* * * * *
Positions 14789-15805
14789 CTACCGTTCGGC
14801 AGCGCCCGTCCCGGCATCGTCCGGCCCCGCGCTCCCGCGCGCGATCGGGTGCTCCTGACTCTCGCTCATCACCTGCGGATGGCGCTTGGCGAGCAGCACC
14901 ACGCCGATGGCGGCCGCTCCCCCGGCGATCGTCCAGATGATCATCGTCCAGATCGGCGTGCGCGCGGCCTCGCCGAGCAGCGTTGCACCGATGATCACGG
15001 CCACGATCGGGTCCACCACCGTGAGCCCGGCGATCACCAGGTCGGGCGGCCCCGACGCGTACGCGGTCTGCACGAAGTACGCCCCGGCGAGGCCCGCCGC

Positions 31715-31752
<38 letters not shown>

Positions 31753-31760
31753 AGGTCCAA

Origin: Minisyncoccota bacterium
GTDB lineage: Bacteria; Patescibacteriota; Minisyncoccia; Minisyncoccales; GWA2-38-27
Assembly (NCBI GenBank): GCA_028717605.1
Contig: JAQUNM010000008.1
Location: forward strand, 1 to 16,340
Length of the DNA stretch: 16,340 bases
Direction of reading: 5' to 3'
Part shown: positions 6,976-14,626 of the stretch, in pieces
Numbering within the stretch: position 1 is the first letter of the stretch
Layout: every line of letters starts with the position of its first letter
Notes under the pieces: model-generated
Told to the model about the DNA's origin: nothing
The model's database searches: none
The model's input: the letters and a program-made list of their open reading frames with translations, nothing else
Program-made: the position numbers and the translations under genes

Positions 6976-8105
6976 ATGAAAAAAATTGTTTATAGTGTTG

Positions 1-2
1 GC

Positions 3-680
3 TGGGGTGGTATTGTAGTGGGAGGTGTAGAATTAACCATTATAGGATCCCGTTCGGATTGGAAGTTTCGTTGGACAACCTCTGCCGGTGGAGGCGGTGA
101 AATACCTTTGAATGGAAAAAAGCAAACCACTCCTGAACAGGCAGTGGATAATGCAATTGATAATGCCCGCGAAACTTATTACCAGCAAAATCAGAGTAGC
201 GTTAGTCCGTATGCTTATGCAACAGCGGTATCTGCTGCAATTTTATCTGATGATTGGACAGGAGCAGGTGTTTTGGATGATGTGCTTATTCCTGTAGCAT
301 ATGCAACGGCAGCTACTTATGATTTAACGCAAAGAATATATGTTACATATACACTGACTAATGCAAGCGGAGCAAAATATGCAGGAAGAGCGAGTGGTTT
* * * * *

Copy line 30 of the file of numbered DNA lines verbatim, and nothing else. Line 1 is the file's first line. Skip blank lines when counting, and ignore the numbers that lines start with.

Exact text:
3 TGGGGTGGTATTGTAGTGGGAGGTGTAGAATTAACCATTATAGGATCCCGTTCGGATTGGAAGTTTCGTTGGACAACCTCTGCCGGTGGAGGCGGTGA